North Dakota HGH Growth Hormone Clinics

Written by Dr. Fredrick, Published on December 4th, 2016

North Dakota Map Of Blood Testing Facilities



HGH Blood Testing Center By Labcorp Represents a LabCorp Blood testing facility
HGH Blood Testing Center By Quest Diagnostics Represents a Quest Blood testing facility
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North Dakota

Hormone Replacement Therapy (HRT) represents the exciting trend of health and wellness therapy in the 21st century, along with other treatments such as Stem Cell Therapy. Shortly, there will likely be treatments which not only facilitate improved quality of life but even much longer lifespans!

Our North Dakota Hormone Therapy Clinic is equipped to deliver the Hormone Replacement Therapy that is instrumental in helping patients live healthier and more active lives. We provide diagnostic and therapeutic HRT Services to patients of at least thirty years of age!

North Dakota ( /ˌnɔːrθ dəˈkoʊtə/ (  listen); locally [ˌno̞ɹθ dəˈko̞ɾə]) is a state in the midwestern and northern regions of the United States. It is the 19th most extensive, but the 4th least populous, and the 4th most sparsely populated of the 50 U.S. states. North Dakota was admitted as the 39th state to the Union on November 2, 1889. The state capital is Bismarck, and the largest city is Fargo.

North Dakota weathered the Great Recession of the early 21st century with a boom in natural resources, particularly a boom in oil extraction from the Bakken formation, which lies beneath the northwestern part of the state. The development drove strong job and population growth, and low unemployment.

North Dakota is known for its sparsely populated rural landscape, for its long winters that on colder days produce beautiful sun dogs, and for being the childhood home of Lawrence Welk.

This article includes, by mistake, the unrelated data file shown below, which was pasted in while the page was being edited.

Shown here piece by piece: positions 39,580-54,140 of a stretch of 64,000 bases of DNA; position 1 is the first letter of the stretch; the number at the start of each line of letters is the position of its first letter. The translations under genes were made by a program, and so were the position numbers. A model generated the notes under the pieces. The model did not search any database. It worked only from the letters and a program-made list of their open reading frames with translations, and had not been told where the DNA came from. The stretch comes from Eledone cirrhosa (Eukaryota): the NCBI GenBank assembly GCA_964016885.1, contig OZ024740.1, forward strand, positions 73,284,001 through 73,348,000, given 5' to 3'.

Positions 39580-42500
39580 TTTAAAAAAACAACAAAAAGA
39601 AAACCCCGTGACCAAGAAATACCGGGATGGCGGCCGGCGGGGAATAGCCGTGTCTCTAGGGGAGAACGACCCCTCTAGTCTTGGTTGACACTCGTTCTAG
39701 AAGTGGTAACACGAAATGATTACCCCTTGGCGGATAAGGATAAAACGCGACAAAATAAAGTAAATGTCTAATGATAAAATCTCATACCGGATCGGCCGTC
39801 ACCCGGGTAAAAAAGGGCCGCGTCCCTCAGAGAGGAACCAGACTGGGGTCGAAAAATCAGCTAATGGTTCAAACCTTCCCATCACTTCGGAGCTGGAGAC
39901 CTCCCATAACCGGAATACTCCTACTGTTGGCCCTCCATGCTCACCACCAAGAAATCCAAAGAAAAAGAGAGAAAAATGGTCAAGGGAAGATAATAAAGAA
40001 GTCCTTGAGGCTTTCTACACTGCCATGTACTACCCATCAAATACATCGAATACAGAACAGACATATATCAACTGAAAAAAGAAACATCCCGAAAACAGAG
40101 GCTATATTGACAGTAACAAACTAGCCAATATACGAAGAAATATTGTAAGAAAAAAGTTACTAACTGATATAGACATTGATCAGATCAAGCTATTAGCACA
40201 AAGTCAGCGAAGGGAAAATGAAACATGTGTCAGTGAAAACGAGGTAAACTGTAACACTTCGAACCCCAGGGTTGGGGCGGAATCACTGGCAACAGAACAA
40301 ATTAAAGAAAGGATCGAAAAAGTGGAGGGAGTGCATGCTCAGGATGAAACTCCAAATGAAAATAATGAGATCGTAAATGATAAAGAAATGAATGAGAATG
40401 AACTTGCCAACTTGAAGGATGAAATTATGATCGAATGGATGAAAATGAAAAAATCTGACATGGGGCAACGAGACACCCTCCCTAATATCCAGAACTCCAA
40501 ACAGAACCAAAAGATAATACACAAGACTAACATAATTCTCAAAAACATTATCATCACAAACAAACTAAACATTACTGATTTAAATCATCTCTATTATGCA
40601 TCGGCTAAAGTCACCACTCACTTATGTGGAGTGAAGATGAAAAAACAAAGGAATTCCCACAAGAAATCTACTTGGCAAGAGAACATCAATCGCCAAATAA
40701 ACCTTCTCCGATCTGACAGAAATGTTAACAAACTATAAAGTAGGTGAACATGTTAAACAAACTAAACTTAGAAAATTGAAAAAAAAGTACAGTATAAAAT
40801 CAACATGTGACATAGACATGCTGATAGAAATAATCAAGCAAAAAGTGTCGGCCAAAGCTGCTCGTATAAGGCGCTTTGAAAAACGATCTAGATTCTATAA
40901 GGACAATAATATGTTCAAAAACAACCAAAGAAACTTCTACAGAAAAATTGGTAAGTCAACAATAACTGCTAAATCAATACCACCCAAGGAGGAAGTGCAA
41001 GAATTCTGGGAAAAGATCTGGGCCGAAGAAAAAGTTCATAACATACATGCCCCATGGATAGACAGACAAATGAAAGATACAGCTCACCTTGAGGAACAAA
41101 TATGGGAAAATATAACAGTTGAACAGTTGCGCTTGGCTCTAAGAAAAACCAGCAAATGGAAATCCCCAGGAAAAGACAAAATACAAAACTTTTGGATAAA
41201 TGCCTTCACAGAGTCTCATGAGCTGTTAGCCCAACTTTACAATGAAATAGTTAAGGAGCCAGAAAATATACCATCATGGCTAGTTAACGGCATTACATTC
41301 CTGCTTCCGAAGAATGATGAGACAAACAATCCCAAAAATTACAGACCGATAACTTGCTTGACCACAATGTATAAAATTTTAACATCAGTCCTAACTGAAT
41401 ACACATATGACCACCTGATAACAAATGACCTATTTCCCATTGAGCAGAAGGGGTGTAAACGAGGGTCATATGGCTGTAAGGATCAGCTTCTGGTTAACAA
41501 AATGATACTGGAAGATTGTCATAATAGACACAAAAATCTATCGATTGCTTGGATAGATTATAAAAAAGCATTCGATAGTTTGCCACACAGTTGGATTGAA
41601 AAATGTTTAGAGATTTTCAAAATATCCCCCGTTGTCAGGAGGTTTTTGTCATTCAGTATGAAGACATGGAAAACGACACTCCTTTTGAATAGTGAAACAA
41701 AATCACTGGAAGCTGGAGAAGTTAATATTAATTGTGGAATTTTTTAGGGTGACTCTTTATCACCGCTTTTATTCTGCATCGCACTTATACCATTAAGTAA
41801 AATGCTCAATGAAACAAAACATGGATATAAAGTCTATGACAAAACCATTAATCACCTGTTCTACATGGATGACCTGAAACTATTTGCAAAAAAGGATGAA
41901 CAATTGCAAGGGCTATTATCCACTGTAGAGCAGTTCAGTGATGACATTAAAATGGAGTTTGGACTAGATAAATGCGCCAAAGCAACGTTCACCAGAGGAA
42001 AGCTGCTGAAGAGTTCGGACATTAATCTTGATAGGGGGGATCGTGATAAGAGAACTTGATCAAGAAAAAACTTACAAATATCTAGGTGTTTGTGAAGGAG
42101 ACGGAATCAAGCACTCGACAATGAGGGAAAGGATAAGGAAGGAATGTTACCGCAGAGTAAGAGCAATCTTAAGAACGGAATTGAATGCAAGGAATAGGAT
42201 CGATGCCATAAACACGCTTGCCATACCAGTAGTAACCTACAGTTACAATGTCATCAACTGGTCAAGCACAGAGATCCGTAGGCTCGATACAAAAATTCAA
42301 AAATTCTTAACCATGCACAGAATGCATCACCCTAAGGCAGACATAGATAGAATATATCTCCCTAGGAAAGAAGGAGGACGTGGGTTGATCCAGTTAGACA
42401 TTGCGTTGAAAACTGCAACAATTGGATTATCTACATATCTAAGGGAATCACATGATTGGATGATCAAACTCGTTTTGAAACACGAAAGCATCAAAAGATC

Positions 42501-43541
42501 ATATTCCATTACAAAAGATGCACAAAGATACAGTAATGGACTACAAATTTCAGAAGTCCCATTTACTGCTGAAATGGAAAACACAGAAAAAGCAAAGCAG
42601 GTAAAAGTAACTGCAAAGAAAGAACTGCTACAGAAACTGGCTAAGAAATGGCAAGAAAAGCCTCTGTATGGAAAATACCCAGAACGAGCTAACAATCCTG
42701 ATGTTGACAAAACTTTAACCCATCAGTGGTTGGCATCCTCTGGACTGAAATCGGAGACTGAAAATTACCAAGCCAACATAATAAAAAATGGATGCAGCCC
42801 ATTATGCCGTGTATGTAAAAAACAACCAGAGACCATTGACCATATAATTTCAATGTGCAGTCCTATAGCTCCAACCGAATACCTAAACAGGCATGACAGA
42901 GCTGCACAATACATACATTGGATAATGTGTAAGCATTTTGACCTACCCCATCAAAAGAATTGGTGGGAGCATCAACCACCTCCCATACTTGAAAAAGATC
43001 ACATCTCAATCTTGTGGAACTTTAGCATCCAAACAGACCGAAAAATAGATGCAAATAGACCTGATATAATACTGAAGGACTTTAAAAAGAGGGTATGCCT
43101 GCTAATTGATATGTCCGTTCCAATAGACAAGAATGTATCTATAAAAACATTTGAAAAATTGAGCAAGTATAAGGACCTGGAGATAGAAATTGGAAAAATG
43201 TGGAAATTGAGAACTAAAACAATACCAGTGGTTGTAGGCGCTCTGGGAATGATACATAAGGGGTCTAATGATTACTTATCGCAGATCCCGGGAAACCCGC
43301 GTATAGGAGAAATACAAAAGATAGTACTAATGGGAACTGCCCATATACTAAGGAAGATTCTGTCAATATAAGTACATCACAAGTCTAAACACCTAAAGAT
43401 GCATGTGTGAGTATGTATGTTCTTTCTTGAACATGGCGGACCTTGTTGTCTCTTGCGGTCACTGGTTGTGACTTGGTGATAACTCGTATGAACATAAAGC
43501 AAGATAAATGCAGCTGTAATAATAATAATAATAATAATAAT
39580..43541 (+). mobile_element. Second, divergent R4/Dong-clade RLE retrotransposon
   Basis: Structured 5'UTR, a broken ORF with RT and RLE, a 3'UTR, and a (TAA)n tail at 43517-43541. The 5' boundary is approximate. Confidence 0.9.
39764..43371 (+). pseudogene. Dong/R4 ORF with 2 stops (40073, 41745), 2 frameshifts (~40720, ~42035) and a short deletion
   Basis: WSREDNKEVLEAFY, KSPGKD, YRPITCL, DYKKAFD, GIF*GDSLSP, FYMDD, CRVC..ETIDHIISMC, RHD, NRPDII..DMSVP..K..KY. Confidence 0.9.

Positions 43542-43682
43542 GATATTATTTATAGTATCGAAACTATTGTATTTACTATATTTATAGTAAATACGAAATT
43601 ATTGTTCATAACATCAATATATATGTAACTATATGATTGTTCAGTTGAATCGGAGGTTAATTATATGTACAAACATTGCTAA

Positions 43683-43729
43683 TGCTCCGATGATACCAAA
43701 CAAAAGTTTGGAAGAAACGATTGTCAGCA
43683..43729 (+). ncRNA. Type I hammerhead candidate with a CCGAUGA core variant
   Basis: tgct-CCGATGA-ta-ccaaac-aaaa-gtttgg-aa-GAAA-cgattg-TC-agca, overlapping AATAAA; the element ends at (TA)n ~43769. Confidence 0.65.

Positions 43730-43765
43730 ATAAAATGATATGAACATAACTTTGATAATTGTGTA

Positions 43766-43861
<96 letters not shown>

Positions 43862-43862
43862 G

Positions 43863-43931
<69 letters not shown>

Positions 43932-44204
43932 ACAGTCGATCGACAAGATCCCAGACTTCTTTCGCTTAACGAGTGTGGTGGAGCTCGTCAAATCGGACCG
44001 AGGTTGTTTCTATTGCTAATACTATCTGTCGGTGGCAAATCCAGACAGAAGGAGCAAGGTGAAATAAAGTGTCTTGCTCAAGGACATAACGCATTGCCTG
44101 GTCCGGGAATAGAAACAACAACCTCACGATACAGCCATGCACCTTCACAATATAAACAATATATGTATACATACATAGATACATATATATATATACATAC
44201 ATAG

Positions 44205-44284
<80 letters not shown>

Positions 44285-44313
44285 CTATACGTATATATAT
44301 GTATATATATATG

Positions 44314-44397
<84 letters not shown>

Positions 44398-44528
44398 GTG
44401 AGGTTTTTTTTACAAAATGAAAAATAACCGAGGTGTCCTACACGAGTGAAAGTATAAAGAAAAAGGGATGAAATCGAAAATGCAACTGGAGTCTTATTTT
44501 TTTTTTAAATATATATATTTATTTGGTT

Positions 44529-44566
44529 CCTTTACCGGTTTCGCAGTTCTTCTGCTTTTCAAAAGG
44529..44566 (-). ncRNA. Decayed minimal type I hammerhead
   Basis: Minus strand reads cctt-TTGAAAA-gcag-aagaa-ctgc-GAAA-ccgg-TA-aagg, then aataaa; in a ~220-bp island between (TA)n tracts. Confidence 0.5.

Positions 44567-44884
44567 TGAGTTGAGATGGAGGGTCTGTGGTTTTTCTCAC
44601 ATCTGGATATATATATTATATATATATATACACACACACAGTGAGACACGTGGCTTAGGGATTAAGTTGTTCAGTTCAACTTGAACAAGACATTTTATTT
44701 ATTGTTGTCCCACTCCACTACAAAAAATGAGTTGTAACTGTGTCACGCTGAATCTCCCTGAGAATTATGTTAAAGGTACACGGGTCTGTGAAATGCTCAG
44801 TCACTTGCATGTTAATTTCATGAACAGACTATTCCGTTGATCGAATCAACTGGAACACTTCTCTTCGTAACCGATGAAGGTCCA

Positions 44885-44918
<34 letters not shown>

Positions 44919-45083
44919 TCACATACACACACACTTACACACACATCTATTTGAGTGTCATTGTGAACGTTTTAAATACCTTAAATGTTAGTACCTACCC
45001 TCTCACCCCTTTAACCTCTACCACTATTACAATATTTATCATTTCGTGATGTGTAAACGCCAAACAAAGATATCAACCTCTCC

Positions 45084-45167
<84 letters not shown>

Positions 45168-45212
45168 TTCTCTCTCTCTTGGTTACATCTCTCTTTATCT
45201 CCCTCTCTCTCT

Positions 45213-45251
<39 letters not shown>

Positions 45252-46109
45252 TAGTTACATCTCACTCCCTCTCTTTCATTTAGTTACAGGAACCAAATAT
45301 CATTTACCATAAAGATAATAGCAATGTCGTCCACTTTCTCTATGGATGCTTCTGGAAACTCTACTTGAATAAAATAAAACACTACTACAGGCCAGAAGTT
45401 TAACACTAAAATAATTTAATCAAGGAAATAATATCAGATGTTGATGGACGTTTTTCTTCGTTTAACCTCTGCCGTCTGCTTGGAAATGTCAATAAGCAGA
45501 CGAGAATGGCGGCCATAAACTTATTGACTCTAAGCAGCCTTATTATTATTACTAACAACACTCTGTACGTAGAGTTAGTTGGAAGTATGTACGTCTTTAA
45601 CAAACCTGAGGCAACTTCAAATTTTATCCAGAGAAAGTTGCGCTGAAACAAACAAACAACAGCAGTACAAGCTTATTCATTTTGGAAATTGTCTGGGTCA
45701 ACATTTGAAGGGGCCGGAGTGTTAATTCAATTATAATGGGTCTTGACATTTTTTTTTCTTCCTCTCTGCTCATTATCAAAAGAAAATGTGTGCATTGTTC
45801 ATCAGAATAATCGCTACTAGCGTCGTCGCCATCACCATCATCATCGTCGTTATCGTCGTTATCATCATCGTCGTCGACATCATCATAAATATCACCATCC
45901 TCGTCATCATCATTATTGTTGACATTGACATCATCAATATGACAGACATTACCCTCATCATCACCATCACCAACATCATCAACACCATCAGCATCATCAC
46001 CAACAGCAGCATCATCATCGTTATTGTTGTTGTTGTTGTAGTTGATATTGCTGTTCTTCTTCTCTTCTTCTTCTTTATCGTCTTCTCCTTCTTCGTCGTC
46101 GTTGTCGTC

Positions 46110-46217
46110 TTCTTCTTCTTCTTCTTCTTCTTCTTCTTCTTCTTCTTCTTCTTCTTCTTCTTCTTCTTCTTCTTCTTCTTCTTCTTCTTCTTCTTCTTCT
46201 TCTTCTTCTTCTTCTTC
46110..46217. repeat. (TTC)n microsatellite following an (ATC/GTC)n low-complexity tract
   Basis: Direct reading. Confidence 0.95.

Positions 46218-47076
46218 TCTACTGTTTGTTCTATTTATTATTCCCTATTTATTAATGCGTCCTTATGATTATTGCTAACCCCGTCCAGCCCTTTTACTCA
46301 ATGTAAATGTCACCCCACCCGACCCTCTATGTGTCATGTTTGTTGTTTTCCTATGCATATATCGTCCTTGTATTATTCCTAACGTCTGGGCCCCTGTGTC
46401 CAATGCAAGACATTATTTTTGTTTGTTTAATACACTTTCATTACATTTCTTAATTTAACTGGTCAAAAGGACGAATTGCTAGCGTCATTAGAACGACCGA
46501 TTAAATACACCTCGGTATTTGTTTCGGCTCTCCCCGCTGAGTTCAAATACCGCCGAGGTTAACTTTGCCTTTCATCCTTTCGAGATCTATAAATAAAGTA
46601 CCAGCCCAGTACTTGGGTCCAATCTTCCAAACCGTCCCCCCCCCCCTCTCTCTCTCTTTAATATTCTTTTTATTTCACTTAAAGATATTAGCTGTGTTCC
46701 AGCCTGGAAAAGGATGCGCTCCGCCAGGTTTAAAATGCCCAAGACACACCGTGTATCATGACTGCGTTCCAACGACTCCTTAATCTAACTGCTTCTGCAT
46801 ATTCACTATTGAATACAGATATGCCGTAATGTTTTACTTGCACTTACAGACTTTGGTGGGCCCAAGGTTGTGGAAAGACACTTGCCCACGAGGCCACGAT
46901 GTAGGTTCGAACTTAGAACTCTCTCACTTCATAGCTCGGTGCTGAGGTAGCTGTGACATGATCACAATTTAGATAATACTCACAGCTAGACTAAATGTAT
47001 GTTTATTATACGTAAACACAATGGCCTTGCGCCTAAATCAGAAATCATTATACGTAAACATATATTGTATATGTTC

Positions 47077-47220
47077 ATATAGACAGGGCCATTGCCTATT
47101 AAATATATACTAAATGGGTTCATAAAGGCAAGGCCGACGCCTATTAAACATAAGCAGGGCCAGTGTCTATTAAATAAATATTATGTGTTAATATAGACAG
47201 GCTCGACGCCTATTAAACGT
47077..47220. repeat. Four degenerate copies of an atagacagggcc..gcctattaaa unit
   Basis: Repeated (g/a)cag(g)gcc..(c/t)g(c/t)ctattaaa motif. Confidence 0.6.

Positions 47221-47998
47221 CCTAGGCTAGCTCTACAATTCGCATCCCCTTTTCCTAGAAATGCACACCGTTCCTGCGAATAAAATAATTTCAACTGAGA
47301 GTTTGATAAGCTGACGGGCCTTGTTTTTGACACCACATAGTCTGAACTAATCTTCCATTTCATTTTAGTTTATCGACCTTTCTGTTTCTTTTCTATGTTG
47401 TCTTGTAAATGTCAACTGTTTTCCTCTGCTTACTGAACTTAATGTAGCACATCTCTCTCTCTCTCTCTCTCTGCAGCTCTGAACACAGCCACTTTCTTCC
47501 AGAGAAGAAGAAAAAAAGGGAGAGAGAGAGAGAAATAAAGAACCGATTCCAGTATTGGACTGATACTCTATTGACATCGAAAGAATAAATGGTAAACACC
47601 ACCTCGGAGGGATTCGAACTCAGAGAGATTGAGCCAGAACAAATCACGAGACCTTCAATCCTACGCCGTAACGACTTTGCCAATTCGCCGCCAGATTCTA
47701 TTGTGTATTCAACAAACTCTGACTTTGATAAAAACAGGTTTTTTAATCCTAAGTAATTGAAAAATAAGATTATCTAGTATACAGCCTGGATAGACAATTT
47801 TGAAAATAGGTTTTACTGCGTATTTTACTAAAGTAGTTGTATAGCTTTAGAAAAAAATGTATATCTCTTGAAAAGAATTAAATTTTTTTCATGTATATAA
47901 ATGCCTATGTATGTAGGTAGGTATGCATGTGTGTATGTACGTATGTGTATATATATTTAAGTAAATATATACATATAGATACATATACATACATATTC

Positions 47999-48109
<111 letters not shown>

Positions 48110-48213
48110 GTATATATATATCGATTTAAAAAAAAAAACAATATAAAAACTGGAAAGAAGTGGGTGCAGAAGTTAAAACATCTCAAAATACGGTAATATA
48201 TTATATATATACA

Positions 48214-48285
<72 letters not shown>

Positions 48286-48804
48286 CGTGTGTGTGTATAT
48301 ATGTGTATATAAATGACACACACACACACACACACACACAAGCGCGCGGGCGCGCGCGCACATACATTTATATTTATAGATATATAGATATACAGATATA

History

Native American peoples lived in what is now North Dakota for thousands of years before the coming of Europeans. The known tribes included the Mandan people (maybe from around the 11th century), while the first Hidatsa group arrived a few hundred years later. They both assembled in villages on tributaries to Missouri River in what would become the west-central North Dakota. Crow Indians traveled the plains from the west to visit and trade with the related Hidatsas after the split between them - probably in the 17th century. Later came divisions of the Dakota people - the Lakota, the Santee, and the Yanktonai. The Assiniboine and the Plains Cree undertook southward journeys to the village Indians, either for trade or war. The Shoshone Indians in present-day Wyoming and Montana may have carried out attacks on Indian enemies as far east as Missouri. A group of Cheyennes lived in a village of earth lodges at the lower Sheyenne River (Biesterfeldt Site) for decades in the 18th century. Due to attacks by Crees, Assiniboines, and Chippewas armed with fire weapons, they left the area around 1780 and crossed the Missouri River sometime after. A band of the few Sotaio Indians lived east of Missouri River and met the uprooted Cheyennes before the end of the century. They soon followed the Cheyennes across Missouri and lived among them south of Cannonball River. Eventually, the Cheyenne and the Sutaio became one tribe and turned into mounted buffalo hunters with ranges mainly outside North Dakota. Before the middle of the 19th century, the Arikara entered the future state from the south and joined the Mandan and Hidatsa. With time, some Indians entered into treaties with the United States. Many of the agreements defined the territory of a specific tribe (see the map).

The first European to reach the area was the French-Canadian trader Pierre Gaultier, Sieur de La Vérendrye, who led an exploration and trading party to the Mandan villages in 1738, guided by Assiniboine Indians.

From 1762 to 1802 the region formed part of Spanish Louisiana.